ASH dieback is a distructive disease killing our beloved ash trees - but a Devon business believes it has come up with a plan to help. 

Earthly Biochar, a research-led organisation that conducts commercial trials of biochar in the UK, has discovered that biochar can help to save the UK's ash trees.

Biochar is a sustainable form of horticultural charcoal. In the process of creating biochar, carbon, which otherwise would have been released into the atmosphere as CO2, is captured and stored instead. 

Earthly’s Founder, Lottie Hawkins, said: "In summer last year, we visited a farm in Wales that had two woodlands, both with ash trees, and both suffering from ash dieback.  

"This farmer makes his own biochar to EU regulatory standards, and in an attempt to save his ash trees, he top-dressed biochar around the base of the trunks. He did this on half the trees with ash dieback and left the other half alone.

"One year went by, and the untreated ash trees had little new growth and looked withered; they looked like they were dying. In contrast, the biochar-treated ash trees have bushy, deep green new growth and look far healthier than their counterparts. This was ground-breaking information, and we decided to take the private research forwards, and apply for government funding to create a citizen science project that can test biochar treatment on a much larger scale across the UK."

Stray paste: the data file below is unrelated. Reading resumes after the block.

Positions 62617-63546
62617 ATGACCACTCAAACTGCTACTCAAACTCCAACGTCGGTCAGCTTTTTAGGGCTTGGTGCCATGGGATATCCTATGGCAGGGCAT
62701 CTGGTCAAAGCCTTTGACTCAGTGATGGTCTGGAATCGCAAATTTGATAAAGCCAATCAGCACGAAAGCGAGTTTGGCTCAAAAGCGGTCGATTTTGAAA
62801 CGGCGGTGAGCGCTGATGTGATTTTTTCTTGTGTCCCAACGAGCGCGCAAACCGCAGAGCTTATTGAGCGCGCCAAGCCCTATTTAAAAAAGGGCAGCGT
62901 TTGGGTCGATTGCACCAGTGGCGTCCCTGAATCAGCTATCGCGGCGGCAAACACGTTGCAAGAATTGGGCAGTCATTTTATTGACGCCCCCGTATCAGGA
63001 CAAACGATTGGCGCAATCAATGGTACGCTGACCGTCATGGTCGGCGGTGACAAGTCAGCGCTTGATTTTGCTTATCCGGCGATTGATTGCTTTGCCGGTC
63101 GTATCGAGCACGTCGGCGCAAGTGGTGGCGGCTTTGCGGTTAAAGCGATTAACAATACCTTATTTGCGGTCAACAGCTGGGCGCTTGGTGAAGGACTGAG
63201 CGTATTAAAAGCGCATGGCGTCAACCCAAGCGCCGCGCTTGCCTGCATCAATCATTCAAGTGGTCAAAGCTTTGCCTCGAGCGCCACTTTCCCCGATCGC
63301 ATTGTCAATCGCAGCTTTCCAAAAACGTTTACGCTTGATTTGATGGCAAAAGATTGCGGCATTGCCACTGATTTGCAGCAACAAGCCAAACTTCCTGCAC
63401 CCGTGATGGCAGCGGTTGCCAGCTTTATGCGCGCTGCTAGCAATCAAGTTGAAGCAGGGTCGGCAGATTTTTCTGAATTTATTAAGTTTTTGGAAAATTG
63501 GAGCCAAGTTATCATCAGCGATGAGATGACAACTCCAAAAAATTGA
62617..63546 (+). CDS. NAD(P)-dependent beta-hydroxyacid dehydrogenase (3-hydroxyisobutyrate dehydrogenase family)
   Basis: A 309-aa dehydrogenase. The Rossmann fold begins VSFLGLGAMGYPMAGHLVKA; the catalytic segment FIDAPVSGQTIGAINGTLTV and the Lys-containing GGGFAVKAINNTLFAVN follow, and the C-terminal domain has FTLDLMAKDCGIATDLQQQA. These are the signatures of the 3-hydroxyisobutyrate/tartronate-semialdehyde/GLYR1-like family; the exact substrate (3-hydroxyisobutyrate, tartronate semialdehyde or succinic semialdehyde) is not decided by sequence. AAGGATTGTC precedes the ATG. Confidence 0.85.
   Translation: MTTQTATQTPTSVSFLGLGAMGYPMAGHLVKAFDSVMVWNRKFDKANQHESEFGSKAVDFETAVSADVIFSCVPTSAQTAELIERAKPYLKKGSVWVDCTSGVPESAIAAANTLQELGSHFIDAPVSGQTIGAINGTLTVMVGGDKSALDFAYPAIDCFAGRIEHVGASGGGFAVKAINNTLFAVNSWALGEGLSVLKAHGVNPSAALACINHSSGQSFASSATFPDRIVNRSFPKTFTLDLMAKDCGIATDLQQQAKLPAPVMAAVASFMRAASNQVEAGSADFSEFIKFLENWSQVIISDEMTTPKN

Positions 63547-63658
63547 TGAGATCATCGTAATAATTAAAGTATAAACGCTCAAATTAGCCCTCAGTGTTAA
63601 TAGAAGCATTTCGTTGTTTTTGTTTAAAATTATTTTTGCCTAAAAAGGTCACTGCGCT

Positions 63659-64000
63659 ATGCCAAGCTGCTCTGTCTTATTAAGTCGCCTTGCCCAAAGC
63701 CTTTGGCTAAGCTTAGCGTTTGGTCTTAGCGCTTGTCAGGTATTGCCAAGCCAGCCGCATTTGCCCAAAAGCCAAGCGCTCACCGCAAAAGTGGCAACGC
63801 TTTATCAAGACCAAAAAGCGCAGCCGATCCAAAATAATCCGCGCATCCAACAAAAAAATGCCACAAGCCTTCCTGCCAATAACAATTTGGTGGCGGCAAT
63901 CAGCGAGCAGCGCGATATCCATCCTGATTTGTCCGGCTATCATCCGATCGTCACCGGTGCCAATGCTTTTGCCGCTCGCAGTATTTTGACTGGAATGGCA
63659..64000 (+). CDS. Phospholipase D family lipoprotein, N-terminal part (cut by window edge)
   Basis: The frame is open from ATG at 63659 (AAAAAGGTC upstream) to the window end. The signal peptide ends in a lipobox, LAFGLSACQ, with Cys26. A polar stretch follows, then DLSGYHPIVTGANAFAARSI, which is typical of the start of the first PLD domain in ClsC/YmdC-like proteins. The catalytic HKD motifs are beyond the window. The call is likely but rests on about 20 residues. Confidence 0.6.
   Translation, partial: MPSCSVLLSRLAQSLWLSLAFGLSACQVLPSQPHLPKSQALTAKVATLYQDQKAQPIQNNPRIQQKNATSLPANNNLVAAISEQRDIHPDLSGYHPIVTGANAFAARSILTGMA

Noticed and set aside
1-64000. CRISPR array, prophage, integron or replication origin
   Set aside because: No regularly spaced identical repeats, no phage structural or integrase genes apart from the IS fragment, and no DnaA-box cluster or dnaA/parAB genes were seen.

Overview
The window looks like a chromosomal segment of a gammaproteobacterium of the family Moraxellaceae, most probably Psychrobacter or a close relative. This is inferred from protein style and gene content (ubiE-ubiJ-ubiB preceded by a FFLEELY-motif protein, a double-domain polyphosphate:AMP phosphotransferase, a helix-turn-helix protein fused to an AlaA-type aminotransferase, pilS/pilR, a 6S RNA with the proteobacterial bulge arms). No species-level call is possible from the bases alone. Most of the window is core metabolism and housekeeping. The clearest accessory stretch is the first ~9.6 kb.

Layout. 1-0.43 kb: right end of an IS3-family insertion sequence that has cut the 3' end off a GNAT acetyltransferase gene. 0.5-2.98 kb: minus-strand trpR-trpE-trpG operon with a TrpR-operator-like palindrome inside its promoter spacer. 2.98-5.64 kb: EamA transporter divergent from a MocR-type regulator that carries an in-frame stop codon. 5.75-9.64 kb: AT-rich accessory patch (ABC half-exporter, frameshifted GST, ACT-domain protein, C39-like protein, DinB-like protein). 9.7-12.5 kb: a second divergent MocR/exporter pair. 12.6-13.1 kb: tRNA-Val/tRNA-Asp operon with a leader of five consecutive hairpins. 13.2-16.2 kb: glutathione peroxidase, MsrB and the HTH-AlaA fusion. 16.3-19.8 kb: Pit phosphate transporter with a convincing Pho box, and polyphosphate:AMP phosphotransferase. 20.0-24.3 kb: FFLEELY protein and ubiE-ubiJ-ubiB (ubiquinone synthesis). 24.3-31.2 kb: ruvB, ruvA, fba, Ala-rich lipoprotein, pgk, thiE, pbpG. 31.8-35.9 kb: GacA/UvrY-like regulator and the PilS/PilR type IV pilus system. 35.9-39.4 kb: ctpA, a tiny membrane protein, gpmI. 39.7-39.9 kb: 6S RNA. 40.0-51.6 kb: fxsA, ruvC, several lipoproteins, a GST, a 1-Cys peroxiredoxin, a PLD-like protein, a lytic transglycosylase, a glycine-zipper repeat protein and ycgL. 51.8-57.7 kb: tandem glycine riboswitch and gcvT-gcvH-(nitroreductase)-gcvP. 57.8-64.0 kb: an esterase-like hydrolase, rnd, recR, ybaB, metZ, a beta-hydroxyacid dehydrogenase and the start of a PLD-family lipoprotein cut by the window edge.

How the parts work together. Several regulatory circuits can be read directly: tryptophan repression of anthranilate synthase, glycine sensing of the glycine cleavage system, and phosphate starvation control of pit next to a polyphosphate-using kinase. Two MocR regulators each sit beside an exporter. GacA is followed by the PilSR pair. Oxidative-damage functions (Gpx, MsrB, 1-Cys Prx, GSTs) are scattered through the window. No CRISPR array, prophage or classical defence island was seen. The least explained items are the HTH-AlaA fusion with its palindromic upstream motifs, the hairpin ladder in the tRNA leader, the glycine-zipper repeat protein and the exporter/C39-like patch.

The organisation is now responsible for conducting the largest commercial trials of biochar in the UK - and Lottie is asking for help to save our ash trees. 

To find out more about the project, click here. 

"We’re asking members of the public to come forward, become citizen scientists, and help us help the ash trees," the 28-year-old said.

"Similar to the Big Garden Birdwatch from the RSPB, we’re hoping people will get involved, document their natural surroundings, and help our natural environment.  

"We’re asking people to go out and find an ash tree, whether it’s on their land, a nearby park, or a forest, and tell us about it using our new ash dieback website. We can then send biochar out for people to apply directly to the tree, or we can send it to the landowner, council, or forestry commission for them to apply.  

"Our mission is to help save the ash trees, not just through the application of biochar but also by reducing the need for mass felling. We know from French research that 20% of ash trees have a genetic advantage allowing them to live successfully with ash dieback.

"If we can use biochar to improve the health of the other 80%, then we could move towards only felling single trees if they’re a health and safety hazard. With mass felling, the healthy ash trees that have this genetic advantage will also be felled. We need these 20% to repopulate and pass on their genetic advantages, therefore protecting more of our future ash trees. 

"It’s not just the ash trees we’re trying to save; it’s also the species that rely on the ash, which often get forgotten about when we discuss losing these trees. There are 115 Ash-related species made up of insects, microbes, plants, and birds that would risk falling into decline when the ash trees have gone. This extinction cascade would be devastating to our UK woodlands."